“We’ll store many pesticides. All products are United States EPA and NYS DEP approved for use in the City. We also obtain all needed permits to store and use the products. They will always be in their original and properly sealed containers. Note that there were no examples of leakage or spillage of products at our prior storage facilities, 2001 – 20019. Any handling or loading of pesticides is done by NYS certified exterminators wearing proper PPE (including a respirator recommended by the manufacturer),” she said.
She also said that the wastewater from the washing bay will not be directly entering the local sewer shed and should be contained in a separate filtering tank, periodically removed for off-site treatment and disposal.
“I stand with the residents of community organizations,” said Louis, “in opposing this proposal and the city’s Department of Health and Mental Hygiene (DOHMH) who did not conduct extensive community outreach to address the public’s hesitancy. I share my constituents’ concerns and met regularly with the residents who led this protest, creating opportunities to have their voices heard by the company and the City Council’s Land Use Division.”
Louis added that the proposal should not have progressed to the next phase of the Uniform Land Use Review Procedure (ULURP) when there are so many unanswered questions regarding public safety.
Similarly, Adams had issued a ULURP recommendation to adamantly disapprove the pesticide site on April 13.
Ocona said it’s a “disconnect” whenever the CB and the borough president go against each other.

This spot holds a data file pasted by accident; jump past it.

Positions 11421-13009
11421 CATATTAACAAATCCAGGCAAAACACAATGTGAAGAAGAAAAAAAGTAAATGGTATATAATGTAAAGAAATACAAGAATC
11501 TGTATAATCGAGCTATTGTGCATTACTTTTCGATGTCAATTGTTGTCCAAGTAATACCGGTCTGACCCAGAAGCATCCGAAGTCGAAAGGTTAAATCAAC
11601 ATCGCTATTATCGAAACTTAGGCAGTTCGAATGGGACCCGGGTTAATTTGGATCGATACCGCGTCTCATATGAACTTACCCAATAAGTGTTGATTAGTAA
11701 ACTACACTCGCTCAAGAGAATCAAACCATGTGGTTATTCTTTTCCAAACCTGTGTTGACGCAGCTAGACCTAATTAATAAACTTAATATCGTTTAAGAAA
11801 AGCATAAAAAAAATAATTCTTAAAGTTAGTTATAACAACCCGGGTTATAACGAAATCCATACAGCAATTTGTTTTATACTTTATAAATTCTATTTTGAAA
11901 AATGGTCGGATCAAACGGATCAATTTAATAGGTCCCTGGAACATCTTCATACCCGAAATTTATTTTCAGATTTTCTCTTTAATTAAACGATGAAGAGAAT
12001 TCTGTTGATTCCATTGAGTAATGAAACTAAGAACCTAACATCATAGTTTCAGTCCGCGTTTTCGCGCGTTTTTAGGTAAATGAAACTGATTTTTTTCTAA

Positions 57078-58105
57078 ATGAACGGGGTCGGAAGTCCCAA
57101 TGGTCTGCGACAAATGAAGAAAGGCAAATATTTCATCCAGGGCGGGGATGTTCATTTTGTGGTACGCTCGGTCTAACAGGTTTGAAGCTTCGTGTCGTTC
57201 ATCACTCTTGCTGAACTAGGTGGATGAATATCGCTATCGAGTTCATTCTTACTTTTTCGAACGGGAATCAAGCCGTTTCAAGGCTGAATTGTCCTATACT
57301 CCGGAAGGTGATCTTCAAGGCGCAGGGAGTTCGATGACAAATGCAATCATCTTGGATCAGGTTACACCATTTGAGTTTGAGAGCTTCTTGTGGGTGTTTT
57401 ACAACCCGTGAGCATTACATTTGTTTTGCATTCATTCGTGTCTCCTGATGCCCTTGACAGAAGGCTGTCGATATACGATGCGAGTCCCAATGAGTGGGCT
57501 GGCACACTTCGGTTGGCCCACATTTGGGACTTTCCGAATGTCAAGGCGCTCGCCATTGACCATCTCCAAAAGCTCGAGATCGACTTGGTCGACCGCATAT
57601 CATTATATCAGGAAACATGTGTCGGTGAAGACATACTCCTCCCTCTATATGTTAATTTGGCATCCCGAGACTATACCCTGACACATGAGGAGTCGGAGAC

“The problem is that the community needed to be educated more,” said Ocona at the rally. “This site is going to cover the whole of New York City. There are other sites in New York City that are more industrial than this, especially when you’re dealing with environmentals. I could come out of my house and see the building.”
On April 22, in recognition of Earth Day, the City Council passed legislation banning non-biological pesticides like glyphosates or weed killer, on any playgrounds, parks, or other property owned or leased by the city.
A pesticide ban called Introduction 1524-A was introduced in 2019 by Councilmember Ben Kallos and was also recently enacted setting the precedent for real environmental concern over pesticides that include human carcinogens. There were limited exceptions to the ban that is to be reported on by the DOHMH and require the notification to the relevant Borough President, Councilmember, and Community Boards.
“Parks should be for playing not spraying toxic pesticides,” said Kallos in a statement about the legislation. “Every New York City family should be able to enjoy our city parks without having to worry that they are being exposed to hazardous pesticides that have been linked to cancer. [This legislation] will go a long way to making children safer and making our City better. I look forward to being able to say New York City parks are pesticide-free once and for all.”
“We are listening to the community and will work with them to address concerns,” said a DOHMH spokesperson in response to inquiries from PoliticsNY. He did not directly respond to questions regarding community concerns about health risks, like cancer and long-term exposure.